So, there was this lumberjack named Paul Bunyan, and what a lumberjack he was. When he came into the world, it took not one, but five storks to bring him home. His hand claps and laughter broke windows and he was sawing legs off beds even though he could barely walk. He made a mountain, though he didn’t really know he was doing so, simply by piling rocks to put out his Bunyan-sized campfire.
Mes que un lumberjack Bunyan is described as being “64 axe handles high,” which by the 18-inch measurement of the average axe handle, makes him about 95 feet tall. And he traveled with the only blue ox in the history of mankind, Babe, who was sized to the same colossal scale as Paul Bunyan.
Obviously, there was no Paul Bunyan. There might have been a logger by the name of Paul Bunjean, who battled the British during a rebellion. But there was no ox, and he sure as heck wasn’t almost 95 feet tall. But as legends go, it’s difficult for even Paul Bunyan to match the legend of Pep Guardiola’s Barcelona.
The Treble season came and went, and everyone knew that team was going to be great, followed it every step of the way as it made history. Everyone was there, remembering where they were when X or Y event happened. It was magic, the stuff of real-life legend, which makes it even cooler than the folklore tales of a giant lumberjack.
Except, as with legends, exes and great meals, people always lay on an extra layer of rose-colored paint.
The reality of the Treble season was lots of doubt, so much so that the phrase “In Pep We Trust,” punctuation moving from question mark to exclamation point, came to be coined by less-querrulous supporters. The club whomped on folks and was celebrated, even as nobody really believed it was going to win a whole lot of much of anything until the 2-6 hammering of RM that put paid to notions that they were going to be able to catch that remarkable team. Then came the Champions League and everything else, and the legend grew, to the point that it is now impossible for any subsequent lumberjacks to even go near a tree without the capacity to suffer fools.
Martino, in the post-match press conference, defended his decision to substitute Alex Song from idiots who somehow conflate the “wrong” player with a failure of some sort. And for Iniesta, no less! For shame! First Barça are outpossessed, and now this? Really? Martino said he would do it again, a contention that he had to make because of the Legend of Pep Guardiola.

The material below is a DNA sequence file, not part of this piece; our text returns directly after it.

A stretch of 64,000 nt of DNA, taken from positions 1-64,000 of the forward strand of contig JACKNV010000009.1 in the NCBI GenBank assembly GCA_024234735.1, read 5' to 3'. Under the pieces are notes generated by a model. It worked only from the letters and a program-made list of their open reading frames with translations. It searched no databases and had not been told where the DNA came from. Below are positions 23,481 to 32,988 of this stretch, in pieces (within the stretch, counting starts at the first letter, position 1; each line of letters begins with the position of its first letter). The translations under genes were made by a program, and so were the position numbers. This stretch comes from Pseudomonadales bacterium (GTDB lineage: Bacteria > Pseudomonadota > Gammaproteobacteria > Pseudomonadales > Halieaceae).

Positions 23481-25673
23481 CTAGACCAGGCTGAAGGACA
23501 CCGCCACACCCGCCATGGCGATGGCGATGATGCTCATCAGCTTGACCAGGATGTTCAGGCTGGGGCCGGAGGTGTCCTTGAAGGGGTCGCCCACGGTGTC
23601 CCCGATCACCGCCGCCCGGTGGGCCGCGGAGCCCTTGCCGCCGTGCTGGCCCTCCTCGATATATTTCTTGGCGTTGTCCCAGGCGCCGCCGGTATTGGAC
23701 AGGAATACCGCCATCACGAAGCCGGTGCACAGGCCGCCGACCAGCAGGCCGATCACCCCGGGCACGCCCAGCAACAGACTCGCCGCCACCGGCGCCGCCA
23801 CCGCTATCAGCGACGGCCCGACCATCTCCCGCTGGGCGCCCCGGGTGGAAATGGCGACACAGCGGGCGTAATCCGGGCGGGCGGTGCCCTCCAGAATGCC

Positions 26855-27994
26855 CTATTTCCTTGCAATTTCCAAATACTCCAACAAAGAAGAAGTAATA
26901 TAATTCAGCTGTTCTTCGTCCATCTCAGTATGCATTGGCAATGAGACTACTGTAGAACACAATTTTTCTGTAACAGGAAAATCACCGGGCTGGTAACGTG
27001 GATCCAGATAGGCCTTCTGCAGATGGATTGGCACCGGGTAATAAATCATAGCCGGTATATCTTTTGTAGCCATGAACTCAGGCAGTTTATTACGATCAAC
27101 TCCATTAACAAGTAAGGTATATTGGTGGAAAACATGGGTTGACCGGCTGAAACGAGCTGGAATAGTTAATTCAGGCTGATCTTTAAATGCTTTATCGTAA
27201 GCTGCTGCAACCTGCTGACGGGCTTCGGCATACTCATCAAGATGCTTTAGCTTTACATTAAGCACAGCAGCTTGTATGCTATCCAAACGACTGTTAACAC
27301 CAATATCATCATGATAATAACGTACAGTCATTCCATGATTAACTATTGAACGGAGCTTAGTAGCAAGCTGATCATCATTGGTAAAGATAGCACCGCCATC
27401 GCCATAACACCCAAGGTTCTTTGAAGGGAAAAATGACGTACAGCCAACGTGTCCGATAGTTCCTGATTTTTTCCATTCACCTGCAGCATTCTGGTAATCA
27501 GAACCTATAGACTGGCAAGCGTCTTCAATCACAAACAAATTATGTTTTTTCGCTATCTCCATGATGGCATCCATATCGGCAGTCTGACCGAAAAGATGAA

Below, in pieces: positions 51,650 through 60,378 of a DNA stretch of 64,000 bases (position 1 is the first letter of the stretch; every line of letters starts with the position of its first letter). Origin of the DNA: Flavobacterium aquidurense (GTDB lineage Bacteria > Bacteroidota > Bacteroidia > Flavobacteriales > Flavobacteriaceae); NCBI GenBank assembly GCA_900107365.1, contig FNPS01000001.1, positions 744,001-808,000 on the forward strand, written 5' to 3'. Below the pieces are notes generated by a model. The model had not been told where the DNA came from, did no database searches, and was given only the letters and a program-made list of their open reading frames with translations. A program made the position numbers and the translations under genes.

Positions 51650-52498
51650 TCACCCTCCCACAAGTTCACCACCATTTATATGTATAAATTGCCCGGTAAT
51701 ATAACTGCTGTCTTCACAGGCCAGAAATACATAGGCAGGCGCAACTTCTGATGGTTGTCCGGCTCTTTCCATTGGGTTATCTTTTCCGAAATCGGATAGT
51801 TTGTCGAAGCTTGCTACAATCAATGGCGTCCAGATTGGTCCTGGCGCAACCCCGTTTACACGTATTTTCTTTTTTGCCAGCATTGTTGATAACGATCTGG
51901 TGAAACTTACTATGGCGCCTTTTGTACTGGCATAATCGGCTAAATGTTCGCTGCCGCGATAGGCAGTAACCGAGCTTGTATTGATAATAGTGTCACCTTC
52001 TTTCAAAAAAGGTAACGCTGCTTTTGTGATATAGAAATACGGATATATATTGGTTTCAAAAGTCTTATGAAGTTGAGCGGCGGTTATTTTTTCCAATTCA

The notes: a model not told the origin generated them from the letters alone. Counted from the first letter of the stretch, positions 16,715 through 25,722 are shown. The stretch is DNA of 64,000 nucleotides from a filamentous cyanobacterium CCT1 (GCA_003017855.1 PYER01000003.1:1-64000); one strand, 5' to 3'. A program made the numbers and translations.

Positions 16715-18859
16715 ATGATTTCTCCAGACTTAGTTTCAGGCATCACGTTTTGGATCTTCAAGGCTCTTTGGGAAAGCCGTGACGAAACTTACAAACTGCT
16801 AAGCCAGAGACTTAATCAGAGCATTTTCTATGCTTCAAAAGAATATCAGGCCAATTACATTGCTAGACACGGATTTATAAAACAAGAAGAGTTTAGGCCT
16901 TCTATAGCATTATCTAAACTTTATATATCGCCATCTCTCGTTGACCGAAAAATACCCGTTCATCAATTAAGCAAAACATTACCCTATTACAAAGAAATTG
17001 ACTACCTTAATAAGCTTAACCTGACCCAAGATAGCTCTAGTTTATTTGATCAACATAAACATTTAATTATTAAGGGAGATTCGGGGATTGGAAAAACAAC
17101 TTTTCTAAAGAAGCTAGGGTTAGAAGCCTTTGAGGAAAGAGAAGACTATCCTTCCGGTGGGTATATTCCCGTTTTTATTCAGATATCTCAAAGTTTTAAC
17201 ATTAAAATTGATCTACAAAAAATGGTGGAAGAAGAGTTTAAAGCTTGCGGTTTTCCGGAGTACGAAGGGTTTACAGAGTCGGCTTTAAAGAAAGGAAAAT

In that Legend, these wondrous little people would keep a ball the whole match, and won every match 327-0. And it was wonderful. And the world cheered.
In fact, the team was at times erratic, and so capricious was Guardiola with his tactics and lineups that it became a pre-match guessing game, as he shifted players to match up with teams and potential situations. One of his favorite players was Seydou Keita, a player who, like Song, culers have a difficult time with. Because myth has even made Keita into a brilliant midfielder, a favorite of the Man of Legend, who was brilliant. Therefore …
Let’s be clear: Guardiola was a delight of a coach who did wonderful things for the club that I love so much. And it isn’t his fault that people have made his tenure into a Bunyanesque myth. Much respect for what he did.
And if Guardiola was still coaching this club, or asked truly what he thought, I rather imagine that he would call those culers, pundits and other tongue-waggers, fools.
Euler and I were chatting about this myth on Twitter, and he phrased it in a rather elegant way:
To me the heart of the issue is that there was no single “Guardiola model.” People are creating cultural countermemories now. Guardiola’s gift to Barca was to enact a framework of principles that were coupled w/ a drive to experiment, adapt & change.
Every season he enacted a major experiment in the model. There was no 1 stable “way to play.” People are extracting a kind of caricature & calling that history. But then that happens so often in creative endeavors. Guardiola was a genius. But he didn’t erect a prison. He built cathedrals. And like so many cathedrals they were never designed to be finished. … It’s equally important to accurately remember what he did do. He set the framework for what Barca should be. But those were tools to use. Not pillars of a temple.
And yet, the Myth demands that Martino be questioned. Fabio Capello said that “Tata deals with the same as myself when I took over from the legendary Arrigo Sacchi, who had won everything, at Milan” Except in our case, Martino is dealing with a Myth.
Further, UNlike Guardiola, who had two trophyless seasons as the crumbling foundation for the trust he acquired, Martino has a Legend. It’s like people have forgotten that in Guardiola’s last season, the club won the Copa. They have apparently eliminated Vilanova from history, like last year never happened. As with Vilanova, Martino is taking over from Guardiola. If another coach, not of Legend won only a Copa, culers would be calling for his head. But through those rosy spectacles, it’s still Treble time, not time for Guardiola to leave.